KUALA LUMPUR: The government did not issue an identity card to a 13-year-old boy with mixed parentage as the couple had refused to undergo a DNA test as directed.
Responding to a suit filed by the boy’s mother, former national registration department (JPN) director-general Ruslin Jusoh said the parents had been told to undergo the test to prove the boy’s paternity.
“We asked the couple to take a DNA test as the boy’s features and complexion did not resemble either of his parents,” Ruslin said in an affidavit filed on Feb 26 and sighted by FMT.
Ruslin was JPN director-general between April 2019 and March this year. He is now the director-general of the immigration department.
On March 24 last year, the couple had brought the boy, their second son, to the JPN branch at Jalan Duta here where officers noted that his features and complexion did not match those of the couple.
Three months later, JPN’s investigations and enforcement division recorded a statement from the couple and advised them to take the test, said Ruslin.
The boy’s parents rejected the advice when they returned for further questioning in October, he added.
“Investigations are still on-going to determine the paternity of the boy and, as such, the suit must be dismissed,” said Ruslin.
Meanwhile, responding to Ruslin’s affidavit, the 48-year-old mother insisted the boy was the couple’s biological child.
His features and complexion differ from those of his parents as they were of different races and nationalities, she said.
In her affidavit affirmed last month, the mother, an Indonesian national, said she was advised by her lawyer that JPN had no right to interfere in the private life of her family.
“There is no requirement for us to undergo any DNA test given that the defendants (JPN and the government) do not dispute that the child was born during our marriage.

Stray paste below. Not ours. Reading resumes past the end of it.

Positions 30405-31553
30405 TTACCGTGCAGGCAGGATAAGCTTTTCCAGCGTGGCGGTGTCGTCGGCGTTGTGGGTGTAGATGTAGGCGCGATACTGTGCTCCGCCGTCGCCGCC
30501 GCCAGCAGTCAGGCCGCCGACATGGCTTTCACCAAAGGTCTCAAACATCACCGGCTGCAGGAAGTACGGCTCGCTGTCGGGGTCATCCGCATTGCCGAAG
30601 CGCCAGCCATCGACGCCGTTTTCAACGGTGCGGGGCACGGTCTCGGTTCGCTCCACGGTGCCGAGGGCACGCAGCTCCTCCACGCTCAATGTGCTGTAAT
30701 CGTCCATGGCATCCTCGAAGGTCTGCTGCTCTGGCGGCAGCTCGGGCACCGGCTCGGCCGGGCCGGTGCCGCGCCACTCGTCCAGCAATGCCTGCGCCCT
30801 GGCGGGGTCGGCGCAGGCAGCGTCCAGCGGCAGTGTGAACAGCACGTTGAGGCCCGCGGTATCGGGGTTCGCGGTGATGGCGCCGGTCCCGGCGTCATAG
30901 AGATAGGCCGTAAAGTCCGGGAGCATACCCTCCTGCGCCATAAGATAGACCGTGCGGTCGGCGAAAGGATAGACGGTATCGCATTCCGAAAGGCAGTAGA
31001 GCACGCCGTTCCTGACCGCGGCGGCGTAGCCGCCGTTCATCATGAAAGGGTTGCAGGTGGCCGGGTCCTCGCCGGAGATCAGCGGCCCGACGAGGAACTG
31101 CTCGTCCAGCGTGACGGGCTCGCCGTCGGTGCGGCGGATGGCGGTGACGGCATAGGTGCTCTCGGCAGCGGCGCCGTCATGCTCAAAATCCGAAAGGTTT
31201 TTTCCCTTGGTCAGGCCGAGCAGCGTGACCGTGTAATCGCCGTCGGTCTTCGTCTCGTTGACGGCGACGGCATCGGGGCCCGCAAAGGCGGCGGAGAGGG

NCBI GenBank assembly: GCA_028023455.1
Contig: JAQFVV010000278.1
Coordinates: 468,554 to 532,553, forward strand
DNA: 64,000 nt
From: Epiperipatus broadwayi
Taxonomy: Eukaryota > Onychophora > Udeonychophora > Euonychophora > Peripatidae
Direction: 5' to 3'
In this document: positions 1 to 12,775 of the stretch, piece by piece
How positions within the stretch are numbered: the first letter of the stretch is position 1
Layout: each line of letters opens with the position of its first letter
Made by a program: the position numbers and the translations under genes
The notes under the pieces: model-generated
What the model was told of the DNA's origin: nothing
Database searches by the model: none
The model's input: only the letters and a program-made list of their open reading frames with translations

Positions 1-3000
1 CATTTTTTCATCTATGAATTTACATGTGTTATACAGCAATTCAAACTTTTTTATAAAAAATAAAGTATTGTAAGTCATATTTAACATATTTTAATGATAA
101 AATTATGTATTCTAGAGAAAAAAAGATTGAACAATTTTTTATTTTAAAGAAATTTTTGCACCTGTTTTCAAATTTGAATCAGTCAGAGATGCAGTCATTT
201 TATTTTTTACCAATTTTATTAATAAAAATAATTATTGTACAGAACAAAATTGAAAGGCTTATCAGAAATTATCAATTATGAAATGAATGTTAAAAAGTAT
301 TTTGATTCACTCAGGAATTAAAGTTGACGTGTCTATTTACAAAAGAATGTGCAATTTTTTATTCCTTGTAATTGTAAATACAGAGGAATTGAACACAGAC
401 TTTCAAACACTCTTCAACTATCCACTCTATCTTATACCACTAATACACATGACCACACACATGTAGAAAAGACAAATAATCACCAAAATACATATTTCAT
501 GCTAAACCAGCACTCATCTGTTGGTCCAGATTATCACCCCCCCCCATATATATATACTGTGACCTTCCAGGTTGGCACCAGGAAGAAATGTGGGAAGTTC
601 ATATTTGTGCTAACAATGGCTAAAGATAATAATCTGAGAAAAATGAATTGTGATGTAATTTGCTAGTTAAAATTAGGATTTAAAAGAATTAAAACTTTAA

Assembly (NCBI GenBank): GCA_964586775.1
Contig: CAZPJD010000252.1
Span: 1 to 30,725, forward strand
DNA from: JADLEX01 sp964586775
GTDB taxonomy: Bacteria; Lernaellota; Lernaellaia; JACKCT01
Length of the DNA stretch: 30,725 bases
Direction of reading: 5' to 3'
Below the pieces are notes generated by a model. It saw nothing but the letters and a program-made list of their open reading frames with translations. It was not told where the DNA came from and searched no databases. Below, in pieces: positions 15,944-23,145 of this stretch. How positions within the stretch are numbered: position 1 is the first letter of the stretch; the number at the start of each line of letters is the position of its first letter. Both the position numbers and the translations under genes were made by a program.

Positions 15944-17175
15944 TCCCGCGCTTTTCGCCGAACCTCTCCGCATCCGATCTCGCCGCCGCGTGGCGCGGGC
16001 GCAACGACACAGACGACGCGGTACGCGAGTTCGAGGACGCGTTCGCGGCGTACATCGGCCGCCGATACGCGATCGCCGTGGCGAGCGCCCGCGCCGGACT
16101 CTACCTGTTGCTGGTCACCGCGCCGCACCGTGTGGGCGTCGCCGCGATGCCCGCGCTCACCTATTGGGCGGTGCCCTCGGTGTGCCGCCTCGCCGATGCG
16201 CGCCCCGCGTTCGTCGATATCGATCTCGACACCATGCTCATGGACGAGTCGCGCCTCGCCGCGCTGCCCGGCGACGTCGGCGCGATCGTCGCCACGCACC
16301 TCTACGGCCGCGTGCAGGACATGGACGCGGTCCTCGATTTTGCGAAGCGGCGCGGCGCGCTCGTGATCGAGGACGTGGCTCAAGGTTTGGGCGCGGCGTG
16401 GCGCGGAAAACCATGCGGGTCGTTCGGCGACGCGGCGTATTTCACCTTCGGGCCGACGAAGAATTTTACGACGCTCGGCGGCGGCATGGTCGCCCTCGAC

“Therefore, my son is a legitimate child of my husband, and premised on that, is a Malaysian citizen,” she said.
The woman also claimed the couple had refused to take a DNA test after receiving wrong advice from JPN.
She filed the suit in the High Court in January this year, naming JPN and the government as the defendants.
Her originating summons seeks a declaration that her son is a Malaysian citizen. She also wants the court to compel the director-general to issue the boy with an identity card.
In addition, she wants JPN to return her son’s birth certificate which is in the department’s possession.
In an affidavit in support of her suit, the mother said she had married her husband in 2000 and that they have two children. The elder son, now 19, is a Malaysian citizen.
Both children were classified as citizens in their birth certificates as their father is a Malaysian citizen.
However, the mother said JPN refused to issue her younger boy with an identity card last year and instead confiscated his birth certificate.
Her affidavit says she was advised by her lawyer that JPN had no power to deny her second son an identity card.
She fears that without citizenship her younger son will be denied free education, free access to healthcare facilities and a Malaysian passport to travel abroad.
She confirmed that her son was not a citizen of any other country and has not made any application to any foreign state for citizenship.
The mother contends there are legal issues to be determined by the court, including whether JPN’s actions were unconstitutional and tainted with illegality.
Meanwhile, the woman’s lawyer, A Srimurugan, said Justice Amarjeet Singh is scheduled to hear the suit on Aug 16.
“Parties have been instructed to file their written submissions on or before Aug 2,” he said after attending a case management last week.